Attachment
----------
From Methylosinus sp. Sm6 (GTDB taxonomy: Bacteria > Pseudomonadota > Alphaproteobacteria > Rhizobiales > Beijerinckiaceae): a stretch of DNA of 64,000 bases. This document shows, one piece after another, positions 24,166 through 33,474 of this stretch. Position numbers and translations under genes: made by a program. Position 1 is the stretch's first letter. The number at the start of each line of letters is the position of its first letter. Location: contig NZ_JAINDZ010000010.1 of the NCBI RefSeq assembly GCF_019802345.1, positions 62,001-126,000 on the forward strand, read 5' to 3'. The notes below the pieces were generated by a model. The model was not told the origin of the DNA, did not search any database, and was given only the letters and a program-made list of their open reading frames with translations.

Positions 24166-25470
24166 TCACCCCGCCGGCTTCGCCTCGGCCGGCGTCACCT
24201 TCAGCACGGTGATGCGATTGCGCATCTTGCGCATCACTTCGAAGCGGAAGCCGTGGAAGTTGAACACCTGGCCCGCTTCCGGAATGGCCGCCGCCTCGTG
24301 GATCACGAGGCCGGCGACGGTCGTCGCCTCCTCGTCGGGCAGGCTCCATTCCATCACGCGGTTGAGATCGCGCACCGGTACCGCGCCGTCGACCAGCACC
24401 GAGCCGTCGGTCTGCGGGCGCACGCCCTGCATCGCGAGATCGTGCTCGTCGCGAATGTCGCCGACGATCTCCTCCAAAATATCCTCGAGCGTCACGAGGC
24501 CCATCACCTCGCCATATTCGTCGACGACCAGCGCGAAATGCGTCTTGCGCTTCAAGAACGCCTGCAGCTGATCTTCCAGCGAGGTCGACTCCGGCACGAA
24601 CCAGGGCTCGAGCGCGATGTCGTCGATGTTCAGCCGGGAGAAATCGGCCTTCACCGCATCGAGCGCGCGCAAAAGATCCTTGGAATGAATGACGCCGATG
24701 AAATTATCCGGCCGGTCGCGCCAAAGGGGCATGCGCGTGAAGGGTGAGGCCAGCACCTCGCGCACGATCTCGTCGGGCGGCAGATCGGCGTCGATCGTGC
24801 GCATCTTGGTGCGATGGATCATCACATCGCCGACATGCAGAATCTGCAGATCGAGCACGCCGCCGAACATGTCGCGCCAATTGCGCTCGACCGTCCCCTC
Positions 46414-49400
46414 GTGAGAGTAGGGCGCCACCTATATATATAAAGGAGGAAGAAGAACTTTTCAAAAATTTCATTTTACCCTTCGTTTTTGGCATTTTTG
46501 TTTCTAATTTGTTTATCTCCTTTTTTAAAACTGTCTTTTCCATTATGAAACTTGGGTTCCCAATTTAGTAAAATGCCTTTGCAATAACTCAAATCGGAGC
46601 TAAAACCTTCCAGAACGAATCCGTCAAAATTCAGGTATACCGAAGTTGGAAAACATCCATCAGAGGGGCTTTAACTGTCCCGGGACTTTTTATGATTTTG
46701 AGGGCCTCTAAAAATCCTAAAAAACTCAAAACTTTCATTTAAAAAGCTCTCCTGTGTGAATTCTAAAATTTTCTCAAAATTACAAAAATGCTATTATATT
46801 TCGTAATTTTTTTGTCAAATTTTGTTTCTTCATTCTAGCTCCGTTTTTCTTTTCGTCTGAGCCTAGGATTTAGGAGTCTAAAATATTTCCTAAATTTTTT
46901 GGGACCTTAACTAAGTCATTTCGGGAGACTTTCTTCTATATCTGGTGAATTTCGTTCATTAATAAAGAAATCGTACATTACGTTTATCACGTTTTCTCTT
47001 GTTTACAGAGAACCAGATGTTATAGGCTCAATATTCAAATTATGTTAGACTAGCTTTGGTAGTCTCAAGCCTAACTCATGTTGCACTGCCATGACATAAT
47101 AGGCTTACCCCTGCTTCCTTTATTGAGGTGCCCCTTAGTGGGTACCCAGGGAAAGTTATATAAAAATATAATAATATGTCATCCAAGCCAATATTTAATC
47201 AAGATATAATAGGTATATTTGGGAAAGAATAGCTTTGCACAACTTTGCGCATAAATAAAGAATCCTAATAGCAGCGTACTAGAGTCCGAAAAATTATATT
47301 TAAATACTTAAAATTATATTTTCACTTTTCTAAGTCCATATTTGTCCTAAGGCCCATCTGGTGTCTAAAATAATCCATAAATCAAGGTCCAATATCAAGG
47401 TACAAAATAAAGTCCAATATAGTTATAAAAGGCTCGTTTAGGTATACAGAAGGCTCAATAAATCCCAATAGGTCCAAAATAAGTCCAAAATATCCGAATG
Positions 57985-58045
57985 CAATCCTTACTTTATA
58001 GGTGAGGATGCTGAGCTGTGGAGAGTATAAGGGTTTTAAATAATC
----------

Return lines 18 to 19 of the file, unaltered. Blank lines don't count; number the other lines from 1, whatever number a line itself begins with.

47001 GTTTACAGAGAACCAGATGTTATAGGCTCAATATTCAAATTATGTTAGACTAGCTTTGGTAGTCTCAAGCCTAACTCATGTTGCACTGCCATGACATAAT
47101 AGGCTTACCCCTGCTTCCTTTATTGAGGTGCCCCTTAGTGGGTACCCAGGGAAAGTTATATAAAAATATAATAATATGTCATCCAAGCCAATATTTAATC